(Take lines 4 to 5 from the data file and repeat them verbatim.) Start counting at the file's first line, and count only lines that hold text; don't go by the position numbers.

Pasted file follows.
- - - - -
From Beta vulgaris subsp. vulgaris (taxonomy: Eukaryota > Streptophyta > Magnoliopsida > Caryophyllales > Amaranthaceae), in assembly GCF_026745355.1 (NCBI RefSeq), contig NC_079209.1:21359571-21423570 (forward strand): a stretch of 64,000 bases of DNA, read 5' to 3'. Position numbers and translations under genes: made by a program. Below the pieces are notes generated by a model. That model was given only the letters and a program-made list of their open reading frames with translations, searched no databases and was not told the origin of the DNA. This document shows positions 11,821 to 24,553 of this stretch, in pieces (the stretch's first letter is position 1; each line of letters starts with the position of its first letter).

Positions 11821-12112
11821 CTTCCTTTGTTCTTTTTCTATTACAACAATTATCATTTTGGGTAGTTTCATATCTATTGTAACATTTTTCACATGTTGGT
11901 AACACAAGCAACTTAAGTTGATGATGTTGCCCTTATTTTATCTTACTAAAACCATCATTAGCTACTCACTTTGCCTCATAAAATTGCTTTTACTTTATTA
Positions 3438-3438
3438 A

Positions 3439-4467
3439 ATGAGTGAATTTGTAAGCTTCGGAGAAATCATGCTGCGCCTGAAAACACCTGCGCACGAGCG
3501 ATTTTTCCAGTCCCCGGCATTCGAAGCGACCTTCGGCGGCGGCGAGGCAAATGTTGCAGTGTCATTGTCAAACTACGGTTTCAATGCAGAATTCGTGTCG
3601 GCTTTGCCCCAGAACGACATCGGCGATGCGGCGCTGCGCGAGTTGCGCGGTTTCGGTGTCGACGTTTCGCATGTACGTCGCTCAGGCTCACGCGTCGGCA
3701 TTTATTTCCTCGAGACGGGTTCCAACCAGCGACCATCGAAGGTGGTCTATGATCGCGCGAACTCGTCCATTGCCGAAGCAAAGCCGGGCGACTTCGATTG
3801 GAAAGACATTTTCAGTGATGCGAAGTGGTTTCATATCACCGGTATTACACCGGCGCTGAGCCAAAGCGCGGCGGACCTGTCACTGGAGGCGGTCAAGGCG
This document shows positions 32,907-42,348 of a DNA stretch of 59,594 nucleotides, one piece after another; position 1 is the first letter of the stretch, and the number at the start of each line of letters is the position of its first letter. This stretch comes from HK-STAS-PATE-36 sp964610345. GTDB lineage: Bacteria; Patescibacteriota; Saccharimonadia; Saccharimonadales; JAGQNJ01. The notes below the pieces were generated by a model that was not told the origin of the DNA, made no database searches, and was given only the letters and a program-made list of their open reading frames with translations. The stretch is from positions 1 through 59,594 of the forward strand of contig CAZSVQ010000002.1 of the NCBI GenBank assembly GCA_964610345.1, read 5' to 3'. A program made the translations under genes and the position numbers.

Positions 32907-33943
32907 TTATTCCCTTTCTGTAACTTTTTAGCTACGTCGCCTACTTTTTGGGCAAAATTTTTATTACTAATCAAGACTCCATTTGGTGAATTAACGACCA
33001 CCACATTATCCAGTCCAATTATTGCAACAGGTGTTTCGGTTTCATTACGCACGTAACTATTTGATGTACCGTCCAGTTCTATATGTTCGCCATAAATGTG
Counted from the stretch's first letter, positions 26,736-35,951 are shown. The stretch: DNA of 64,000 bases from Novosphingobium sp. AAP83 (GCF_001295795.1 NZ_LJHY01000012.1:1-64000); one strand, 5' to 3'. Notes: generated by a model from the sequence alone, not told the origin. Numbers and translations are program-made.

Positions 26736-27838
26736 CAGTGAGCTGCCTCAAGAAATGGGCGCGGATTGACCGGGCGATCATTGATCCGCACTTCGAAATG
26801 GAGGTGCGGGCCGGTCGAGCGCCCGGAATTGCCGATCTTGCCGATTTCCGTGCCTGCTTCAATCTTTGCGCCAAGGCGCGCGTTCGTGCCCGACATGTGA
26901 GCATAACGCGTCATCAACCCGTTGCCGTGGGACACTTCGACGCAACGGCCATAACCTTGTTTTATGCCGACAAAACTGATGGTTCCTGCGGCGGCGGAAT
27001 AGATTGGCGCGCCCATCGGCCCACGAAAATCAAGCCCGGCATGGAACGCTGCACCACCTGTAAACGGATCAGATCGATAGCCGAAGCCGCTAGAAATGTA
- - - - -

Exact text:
11901 AACACAAGCAACTTAAGTTGATGATGTTGCCCTTATTTTATCTTACTAAAACCATCATTAGCTACTCACTTTGCCTCATAAAATTGCTTTTACTTTATTA
Positions 3438-3438